GPT-4 rolls artificial intelligence tanks onto accounting’s lawnby
Whether it’s preparing tax returns or passing accountancy exams, ChatGPT has taken another step towards the accounting profession over the past week. But when it comes to the work accountants currently do, where are its limits and are there opportunities for firms or vendors looking to ride the AI wave?
There are many ways to demonstrate the virtues of a groundbreaking new product. You can show people what it does, tell everyone how great it is, or just smash it with a baseball bat. However, outside the somewhat niche world of tax software, few demonstrators of a cutting-edge product have chosen to exhibit their wares by doing someone’s taxes.
But that’s what artificial intelligence (AI) research lab OpenAI chose as their Steve Jobs “one more thing” moment when demonstrating GPT-4, the latest version of the AI system that powers ChatGPT.
About 19 minutes into an online demonstration to showcase the new tool, OpenAI president Greg Brockman showed an audience of more than one million people that GPT-4 could ingest the entire US tax code and then calculate the correct tax liability for a fictional couple’s return.
Despite telling the model via an initial prompt that it was “TaxGPT”, Brockman was careful to qualify that GPT is “not a qualified tax professional” and the functionality was there to “help you empower yourself”, “solve problems” and “get a handle” on things.
At least one commentator pointed out that the answer it gave was technically incorrect. But does that matter when news outlets across the globe screamed “GPT-4 can do your taxes!” into the faces of accounting firms’ clients? How many clients have already pointed out the demo to their accountants? For the profession, has the damage been done?
Opportunities and ramifications
Stuart Cobbe, chartered accountant and principal consultant at The Analytical Accountant, the technology has the potential to rewrite the way a lot of basic work is being done in the profession.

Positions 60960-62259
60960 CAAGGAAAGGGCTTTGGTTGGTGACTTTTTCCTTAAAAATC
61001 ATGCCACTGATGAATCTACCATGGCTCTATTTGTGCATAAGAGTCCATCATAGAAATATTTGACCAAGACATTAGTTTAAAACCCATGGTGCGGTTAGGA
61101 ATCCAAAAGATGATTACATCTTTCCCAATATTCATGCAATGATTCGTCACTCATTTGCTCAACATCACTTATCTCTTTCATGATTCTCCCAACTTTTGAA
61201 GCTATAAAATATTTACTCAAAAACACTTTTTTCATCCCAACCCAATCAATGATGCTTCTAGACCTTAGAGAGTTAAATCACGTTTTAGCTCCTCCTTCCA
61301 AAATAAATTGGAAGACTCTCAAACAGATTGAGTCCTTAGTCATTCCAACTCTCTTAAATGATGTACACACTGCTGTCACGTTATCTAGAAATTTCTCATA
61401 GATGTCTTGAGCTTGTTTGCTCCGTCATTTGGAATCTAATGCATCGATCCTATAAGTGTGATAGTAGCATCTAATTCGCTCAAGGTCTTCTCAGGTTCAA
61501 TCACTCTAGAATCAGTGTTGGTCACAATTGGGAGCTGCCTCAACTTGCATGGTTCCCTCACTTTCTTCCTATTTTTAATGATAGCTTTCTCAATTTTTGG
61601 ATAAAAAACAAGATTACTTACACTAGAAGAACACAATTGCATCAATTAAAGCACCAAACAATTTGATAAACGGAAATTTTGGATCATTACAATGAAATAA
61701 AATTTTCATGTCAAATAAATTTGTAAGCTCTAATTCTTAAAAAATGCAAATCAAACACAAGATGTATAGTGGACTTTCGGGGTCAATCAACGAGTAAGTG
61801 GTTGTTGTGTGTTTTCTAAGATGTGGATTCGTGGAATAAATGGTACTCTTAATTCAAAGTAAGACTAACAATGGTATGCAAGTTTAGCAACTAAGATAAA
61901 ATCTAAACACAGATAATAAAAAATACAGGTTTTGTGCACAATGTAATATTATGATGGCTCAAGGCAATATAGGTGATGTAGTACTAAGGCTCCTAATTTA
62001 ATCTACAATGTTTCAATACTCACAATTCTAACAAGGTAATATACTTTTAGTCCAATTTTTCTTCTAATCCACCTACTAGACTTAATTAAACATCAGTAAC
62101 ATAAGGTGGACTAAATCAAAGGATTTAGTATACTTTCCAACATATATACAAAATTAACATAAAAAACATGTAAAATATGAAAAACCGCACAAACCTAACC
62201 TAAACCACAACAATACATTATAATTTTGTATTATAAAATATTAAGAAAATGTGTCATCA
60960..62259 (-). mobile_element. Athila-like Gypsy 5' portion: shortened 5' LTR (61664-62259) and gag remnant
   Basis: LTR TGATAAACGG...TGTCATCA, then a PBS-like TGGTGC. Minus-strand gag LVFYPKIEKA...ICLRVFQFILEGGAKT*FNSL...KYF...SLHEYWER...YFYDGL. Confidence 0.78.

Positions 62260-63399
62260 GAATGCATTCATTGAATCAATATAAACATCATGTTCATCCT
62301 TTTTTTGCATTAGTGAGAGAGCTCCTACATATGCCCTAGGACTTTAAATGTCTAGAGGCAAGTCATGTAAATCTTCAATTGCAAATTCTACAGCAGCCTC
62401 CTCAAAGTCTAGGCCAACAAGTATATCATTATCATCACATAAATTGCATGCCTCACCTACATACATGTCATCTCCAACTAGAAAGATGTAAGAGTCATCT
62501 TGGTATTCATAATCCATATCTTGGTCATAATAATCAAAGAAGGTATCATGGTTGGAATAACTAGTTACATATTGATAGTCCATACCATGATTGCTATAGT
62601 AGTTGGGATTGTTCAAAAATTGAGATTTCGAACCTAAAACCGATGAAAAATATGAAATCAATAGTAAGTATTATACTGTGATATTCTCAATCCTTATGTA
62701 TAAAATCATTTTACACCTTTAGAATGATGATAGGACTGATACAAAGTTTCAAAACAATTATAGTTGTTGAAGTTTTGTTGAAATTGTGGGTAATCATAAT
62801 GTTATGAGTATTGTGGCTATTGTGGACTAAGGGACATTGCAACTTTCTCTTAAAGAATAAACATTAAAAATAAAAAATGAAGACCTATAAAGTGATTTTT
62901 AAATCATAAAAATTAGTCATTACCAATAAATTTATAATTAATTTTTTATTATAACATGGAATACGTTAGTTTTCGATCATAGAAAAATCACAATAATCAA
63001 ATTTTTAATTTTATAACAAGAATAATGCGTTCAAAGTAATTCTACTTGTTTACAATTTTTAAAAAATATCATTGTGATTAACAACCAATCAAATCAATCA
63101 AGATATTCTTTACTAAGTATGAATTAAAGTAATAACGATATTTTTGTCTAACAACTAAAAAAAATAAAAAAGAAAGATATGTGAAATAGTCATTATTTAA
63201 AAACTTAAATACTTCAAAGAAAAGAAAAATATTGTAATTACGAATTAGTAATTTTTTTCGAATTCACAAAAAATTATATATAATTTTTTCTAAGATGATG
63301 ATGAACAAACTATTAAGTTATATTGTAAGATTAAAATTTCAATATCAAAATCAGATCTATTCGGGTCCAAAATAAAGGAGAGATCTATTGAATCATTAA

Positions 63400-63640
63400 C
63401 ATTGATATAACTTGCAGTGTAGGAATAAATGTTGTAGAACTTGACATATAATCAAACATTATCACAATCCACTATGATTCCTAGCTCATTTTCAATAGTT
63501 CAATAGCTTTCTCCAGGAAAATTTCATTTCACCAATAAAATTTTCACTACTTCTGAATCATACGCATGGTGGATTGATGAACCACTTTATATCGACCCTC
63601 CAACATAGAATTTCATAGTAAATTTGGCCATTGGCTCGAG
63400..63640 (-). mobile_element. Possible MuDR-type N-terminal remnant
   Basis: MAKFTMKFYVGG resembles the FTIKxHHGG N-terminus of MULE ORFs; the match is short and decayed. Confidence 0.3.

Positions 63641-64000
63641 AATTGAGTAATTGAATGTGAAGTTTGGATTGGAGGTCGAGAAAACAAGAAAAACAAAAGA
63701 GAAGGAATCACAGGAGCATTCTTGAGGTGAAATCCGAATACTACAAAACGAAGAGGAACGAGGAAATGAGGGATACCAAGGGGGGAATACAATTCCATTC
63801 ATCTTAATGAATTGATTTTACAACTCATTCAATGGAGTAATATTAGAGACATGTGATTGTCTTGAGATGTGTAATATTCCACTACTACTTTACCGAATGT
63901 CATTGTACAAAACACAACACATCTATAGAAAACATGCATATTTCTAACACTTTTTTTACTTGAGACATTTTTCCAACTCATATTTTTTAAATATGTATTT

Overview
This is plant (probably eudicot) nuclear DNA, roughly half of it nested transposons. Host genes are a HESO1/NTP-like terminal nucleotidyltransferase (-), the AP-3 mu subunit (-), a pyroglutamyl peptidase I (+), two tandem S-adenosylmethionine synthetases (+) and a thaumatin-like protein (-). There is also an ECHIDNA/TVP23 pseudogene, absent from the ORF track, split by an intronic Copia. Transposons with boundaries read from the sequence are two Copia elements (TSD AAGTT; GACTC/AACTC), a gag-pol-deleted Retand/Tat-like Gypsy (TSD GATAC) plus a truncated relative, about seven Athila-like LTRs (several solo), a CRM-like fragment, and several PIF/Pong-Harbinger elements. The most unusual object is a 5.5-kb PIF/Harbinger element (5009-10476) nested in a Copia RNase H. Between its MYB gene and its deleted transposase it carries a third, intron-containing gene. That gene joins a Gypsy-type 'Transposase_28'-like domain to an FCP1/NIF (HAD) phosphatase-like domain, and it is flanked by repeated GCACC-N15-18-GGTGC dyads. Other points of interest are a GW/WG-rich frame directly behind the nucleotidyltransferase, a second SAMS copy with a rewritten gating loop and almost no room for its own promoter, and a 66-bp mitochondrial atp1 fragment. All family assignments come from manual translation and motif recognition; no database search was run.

“For tasks like responding to emails, audit working papers, basic content creation or content processing, there are plenty of opportunities for efficiencies coming soon, but there are ramifications for this. It’s scary for knowledge industries, not just accountancy, as there’s a real risk that knowledge will be hoovered up by these models, and value that was previously generated by study, brainpower and professional organisation just goes straight to the large tech players.”
Cobbe recently ran the new GPT-4 model through a sample ACA Assurance paper, where it made a significant improvement in performance compared with its predecessor – up from 42% to a pass mark of 78%.
Generative email replies
Jason Staats, a firm owner and CPA based in Oregon, is at the forefront of thinking about how AI tools could be used in accounting firms, and believes the new tools can add value across a whole range of accounting functions, from fully automating bookkeeping to tax research tools.
One example Staats uses relates to generating email replies – enhancing current autocomplete suggestions with the artificial general intelligence (AGI) embedded in the new solutions – significantly upgrading practice management solutions in the process.
“When your email can see projects, client relationships, files and statuses, you roll up your voice and your entire firm’s communication history with that client, plus the current state of all their work into suggestions that are actually helpful,” he said.
For Staats, examples of auto-generated responses created by the potential new tools could include:
- Client: “Can you send me my 2020 federal return?”
- Chatbot: “Hey Mike, here’s your 2020 return attached. See you next Thursday.”